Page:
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December 8, 2011

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Lavish Christmas feasts

TRACING the history of Christmas feasts, John H. Isacs finds that people around the world have eaten their fill on the holiday for close to 2,000 years. Meals include everything from roast lamb, fish and, of course, turkey to Japan's preference for KFC.

In many countries around the world the Christmas feast is the most important meal of the year. In modern times, the growing hegemony of roasted turkey on Christmas tables threatens some more ancient customs.

Who's to blame? In the mid-16th century the rotund King Henry VIII is credited as being the first English monarch to serve turkey at Christmas but it wasn't until about a century later that turkey became more widely popular in England. By the time that Scrooge sent Bob Cratchitt a large turkey in Charles Dicken's "A Christmas Carol" first published in 1843, turkey and Christmas were an institution throughout England and because of the reach of the British Empire became increasingly popular in the four corners of the world. Today, from Europe to the Americas where the giant fowl originated, to Africa and some countries in Asia you will find this weighty bird proudly perched on multicultural dinner tables. While I certainly enjoy delving into a plump roasted turkey, let's take a look at more historic as well as more diverse Christmas foods.

Ancient and Medieval feasts

The precursor holidays to the Christian Christmas holiday were pagan celebrations held on or around the 25th of December to celebrate the winter solstice. The rather wild gatherings of meals often lasted three to four days until attendees succumbed to drink and exhaustion. With the birth of Christ and advent of Christianity the date took on greater meaning but we have little proof of the first Christmas dinner. The Roman Empire outlawed the celebration of Christmas for three centuries until the Emperor Constantine I himself became a Christian in AD 312. The earliest documented celebration of Christmas on the 25th of December was in AD 354, but lavish feasts to celebrate the nativity were probably held much earlier. Typical foods at these ancient feasts included dates, figs, apples, wild boar and venison, fish from the Mediterranean Sea and numerous desserts and alcoholic beverages sweetened with honey. Like the earlier pagan celebrations the Roman feasts would last for days and involve copious gluttony, drunkenness and lewd behavior.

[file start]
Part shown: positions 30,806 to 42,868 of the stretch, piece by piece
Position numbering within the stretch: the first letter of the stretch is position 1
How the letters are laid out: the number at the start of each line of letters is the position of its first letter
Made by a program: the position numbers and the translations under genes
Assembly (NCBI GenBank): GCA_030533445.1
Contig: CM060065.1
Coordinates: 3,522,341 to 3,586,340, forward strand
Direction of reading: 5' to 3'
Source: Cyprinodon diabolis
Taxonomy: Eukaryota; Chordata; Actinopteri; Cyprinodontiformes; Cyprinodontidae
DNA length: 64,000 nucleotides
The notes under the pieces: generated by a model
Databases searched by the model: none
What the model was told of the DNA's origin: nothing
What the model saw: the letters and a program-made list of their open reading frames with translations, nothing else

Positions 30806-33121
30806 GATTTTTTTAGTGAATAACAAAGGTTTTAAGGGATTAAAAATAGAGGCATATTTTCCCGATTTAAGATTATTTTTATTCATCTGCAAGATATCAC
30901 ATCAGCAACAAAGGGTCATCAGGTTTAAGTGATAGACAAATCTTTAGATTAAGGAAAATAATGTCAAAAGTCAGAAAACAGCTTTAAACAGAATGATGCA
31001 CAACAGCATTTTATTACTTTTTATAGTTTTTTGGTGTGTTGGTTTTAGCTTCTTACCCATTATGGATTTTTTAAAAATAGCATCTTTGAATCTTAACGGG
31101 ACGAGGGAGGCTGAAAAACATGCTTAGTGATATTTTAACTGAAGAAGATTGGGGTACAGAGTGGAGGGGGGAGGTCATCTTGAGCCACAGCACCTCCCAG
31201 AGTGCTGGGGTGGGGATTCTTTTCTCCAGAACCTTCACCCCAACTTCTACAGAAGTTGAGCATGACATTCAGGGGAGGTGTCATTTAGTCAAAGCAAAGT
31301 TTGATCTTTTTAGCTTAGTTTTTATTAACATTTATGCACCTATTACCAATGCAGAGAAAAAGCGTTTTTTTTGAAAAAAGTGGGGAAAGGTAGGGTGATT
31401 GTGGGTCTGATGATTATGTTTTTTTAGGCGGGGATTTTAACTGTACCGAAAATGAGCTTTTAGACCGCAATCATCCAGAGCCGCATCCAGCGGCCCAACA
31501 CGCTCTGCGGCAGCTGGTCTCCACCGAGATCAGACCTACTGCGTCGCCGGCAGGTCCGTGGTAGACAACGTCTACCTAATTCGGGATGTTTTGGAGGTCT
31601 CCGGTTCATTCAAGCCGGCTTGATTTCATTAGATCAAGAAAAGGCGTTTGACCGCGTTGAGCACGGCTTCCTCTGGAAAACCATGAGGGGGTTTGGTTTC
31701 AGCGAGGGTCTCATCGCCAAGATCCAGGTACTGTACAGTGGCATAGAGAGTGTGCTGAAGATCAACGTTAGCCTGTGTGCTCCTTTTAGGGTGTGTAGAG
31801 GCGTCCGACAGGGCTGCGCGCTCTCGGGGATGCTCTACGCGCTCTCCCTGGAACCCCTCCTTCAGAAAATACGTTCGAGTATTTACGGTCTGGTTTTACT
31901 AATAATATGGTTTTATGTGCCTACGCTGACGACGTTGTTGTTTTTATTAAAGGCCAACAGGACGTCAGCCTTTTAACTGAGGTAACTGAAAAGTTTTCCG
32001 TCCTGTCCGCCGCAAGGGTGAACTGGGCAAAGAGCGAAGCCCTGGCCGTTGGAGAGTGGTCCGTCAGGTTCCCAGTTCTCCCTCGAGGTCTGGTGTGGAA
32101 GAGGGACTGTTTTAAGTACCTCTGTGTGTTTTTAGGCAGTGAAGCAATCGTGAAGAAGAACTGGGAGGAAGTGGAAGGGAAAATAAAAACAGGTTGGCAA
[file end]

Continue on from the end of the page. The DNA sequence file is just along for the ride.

By Medieval times, dishes we would recognize today like mincemeat sweetened by nuts and fruits and Christmas cakes and cookies were popular holiday treats. Nobility devoured huge amounts of wood-roasted fowl and meats along with expensive sweets and wines while the peasants had to make due with more simple fare like cabbage flavored with onions and lesser cuts of meats along with whatever mushrooms and winter vegetables they could forage from the forest. Home brewed beer was the prevalent beverage. It's amusing to note that while certainly not as palate pleasing, the peasants' meal was far more healthy than the high calorie and high cholesterol foods enjoyed by the nobles.

Modern feasts

Despite the growing hegemony of roasted turkey on global Christmas menus today, the gourmet cultures of the world still offer an intriguing and delicious diversity of Christmas foods. Not surprisingly the ingredients and cooking techniques vary greatly according to geography, culture and weather.

In European countries like Poland, the Czech Republic and Austria many meals commence with varying styles of fish soup and are often followed by roasted or fried carp accompanied by potato salad made with onions, carrots, eggs and mayonnaise with chopped pickles sometimes added. The best potato salads are made the day before so the ingredients can mellow and integrate. The result is one of the world's great comfort foods. In these religious countries, meat is often avoided in deference to the Catholic custom of not eating meats on a holy day.